Checking if a certificate is revoked can be a complex process. First you have to look for a CDP or OCSP AIA, then make a request, parse the response, and check that the response is signed against by a CA that is authorized to respond for the certificate in question. If it is a CRL you then need to see if the serial number of the certificate you're checking is present in the list. If it is OCSP then you need to see if you've received a "good" response (as opposed to unknown, revoked, or any of the various OCSP responder errors like unauthorized). Additionally you may want to verify that the certificate is within its validity period and chains to a trusted root. Finally, you should do revocation checks against every intermediate as well and check the certificate's fingerprint against the explicit blacklists that Mozilla/Apple/Google/Microsoft maintain.
I'm unaware of any Ruby libraries that automate the revocation checking process for you (eventually I hope to add it to r509), but given your more specific use case here's some untested code that should point you in the right direction.
cert = R509::Cert.load_from_file("some_iphone_cert.pem")
crl_uri = cert.crl_distribution_points.crl.uris
crl = Net::HTTP.get_response(URI(crl_uri)) # you may need to follow redirects here, but let's assume you got the CRL.
# Also note that the Apple WWDRCA CRL is like 28MB so you may want to cache this damned thing. OCSP would be nicer but it's a bit trickier to validate.
parsed_crl = R509::CRL::SignedList.new(crl)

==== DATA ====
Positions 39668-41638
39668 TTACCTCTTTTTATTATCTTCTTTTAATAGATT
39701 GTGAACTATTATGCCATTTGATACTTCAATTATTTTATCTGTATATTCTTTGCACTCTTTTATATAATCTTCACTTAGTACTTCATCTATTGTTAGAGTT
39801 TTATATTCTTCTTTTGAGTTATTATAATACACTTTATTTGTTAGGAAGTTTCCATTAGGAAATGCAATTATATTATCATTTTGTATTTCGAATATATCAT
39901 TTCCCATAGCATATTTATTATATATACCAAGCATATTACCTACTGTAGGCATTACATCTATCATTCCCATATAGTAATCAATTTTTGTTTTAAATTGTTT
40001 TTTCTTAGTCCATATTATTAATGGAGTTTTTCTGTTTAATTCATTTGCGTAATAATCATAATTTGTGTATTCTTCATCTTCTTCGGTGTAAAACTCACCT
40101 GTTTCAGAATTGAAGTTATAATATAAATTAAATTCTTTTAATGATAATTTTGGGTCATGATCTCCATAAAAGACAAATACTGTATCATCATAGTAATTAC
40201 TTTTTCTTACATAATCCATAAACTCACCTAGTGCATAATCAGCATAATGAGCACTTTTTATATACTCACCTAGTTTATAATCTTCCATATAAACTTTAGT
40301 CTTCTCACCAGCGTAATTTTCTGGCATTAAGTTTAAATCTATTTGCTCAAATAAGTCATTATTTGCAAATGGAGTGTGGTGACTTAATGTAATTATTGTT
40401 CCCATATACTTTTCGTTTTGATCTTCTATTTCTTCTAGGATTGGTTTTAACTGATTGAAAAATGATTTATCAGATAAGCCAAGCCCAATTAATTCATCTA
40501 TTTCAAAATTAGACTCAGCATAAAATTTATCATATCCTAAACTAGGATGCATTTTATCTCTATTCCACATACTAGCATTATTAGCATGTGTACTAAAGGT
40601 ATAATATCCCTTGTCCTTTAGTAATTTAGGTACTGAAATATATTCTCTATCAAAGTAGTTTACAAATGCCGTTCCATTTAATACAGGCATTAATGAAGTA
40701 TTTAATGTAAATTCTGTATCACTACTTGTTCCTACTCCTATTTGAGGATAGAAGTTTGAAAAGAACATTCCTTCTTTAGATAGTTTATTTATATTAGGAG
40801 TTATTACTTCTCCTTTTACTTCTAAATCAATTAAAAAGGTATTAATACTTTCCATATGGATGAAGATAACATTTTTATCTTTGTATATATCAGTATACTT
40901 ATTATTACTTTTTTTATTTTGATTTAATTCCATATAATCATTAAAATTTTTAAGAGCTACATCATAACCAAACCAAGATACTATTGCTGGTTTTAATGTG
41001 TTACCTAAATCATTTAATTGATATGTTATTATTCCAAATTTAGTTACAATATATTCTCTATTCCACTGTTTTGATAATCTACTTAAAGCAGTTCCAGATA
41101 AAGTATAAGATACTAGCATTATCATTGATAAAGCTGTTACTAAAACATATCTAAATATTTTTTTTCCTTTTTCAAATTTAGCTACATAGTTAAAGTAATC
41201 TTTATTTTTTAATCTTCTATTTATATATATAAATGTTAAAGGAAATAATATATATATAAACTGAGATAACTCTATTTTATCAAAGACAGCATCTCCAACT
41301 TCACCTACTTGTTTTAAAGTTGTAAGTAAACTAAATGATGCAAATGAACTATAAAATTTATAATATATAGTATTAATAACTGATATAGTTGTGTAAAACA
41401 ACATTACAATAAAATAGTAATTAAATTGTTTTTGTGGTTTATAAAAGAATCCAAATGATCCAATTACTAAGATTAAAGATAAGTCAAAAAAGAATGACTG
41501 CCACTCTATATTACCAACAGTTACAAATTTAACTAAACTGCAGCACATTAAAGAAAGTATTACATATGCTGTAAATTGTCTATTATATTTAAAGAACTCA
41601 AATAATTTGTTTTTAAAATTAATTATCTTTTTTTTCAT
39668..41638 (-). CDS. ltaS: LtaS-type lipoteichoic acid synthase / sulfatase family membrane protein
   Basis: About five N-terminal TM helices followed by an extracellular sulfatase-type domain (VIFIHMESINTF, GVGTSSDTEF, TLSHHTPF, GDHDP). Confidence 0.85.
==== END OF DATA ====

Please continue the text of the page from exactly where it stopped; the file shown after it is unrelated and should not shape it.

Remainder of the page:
if not parsed_crl.verify(cert.public_key)
raise StandardError, "Invalid CRL for certificate"
Unfortunately, due to the enormous size (~680k entries) of the Apple WWDRCA CRL this check can be quite slow with r509's current hash map model.
If you're interested in going down the OCSP path I can write up how to generate OCSP requests/parse responses in Ruby as well.
Edit: It appears the iPhone developer certificates I have do not contain an embedded OCSP AIA so the only option for revocation checking will be via CRL distribution point as presented above.
Edit2: Oh why not, let's do an OCSP check in Ruby! For this we'll need the certificate and its issuing certificate. You can't use a WWDRCA certificate for this so just grab one from your favorite website. I'm using my own website.
cert = R509::Cert.load_from_file("my_website.pem")
# get the first OCSP AIA URI. There can be more than one
# (degenerate example!)
ocsp_uri = cert.aia.ocsp.uris
issuer = R509::Cert.load_from_file("my_issuer.pem")
cert_id = OpenSSL::OCSP::CertificateId.new(cert.cert,issuer.cert)
request = OpenSSL::OCSP::Request.new
# we're going to make a GET request per RFC 5019. You can also POST the
# binary DER encoded version if you're more of an RFC 2560 partisan
request_uri = URI(ocsp_uri+"/"+URI.encode_www_form_component(req_pem.strip)
http_response = Net::HTTP.get_response(request_uri)
if http_response.code != "200"
raise StandardError, "Invalid response code from OCSP responder"
response = OpenSSL::OCSP::Response.new(http_response.body)
if response.status != 0
raise StandardError, "Not a successful status"
if response.basic.serial != cert.serial
raise StandardError, "Not the same serial"
if response.basic != 0 # 0 is good, 1 is revoked, 2 is unknown.
raise StandardError, "Not a good status"
current_time = Time.now
if response.basic > current_time or response.basic < current_time
raise StandardError, "The response is not within its validity window"
# we also need to verify that the OCSP response is signed by
# a certificate that is allowed and chains up to a trusted root.
# To do this you'll need to build an OpenSSL::X509::Store object
# that contains the certificate you're checking + intermediates + root.
store = OpenSSL::X509::Store.new
store.add_cert(issuer.cert) #assuming issuer is a trusted root here, but in reality you'll need at least one more certificate
if response.basic.verify(,store) != true
raise StandardError, "Certificate verification error"
The example code above neglects to handle many possible edge cases, so it should be considered a starting point only. Good luck!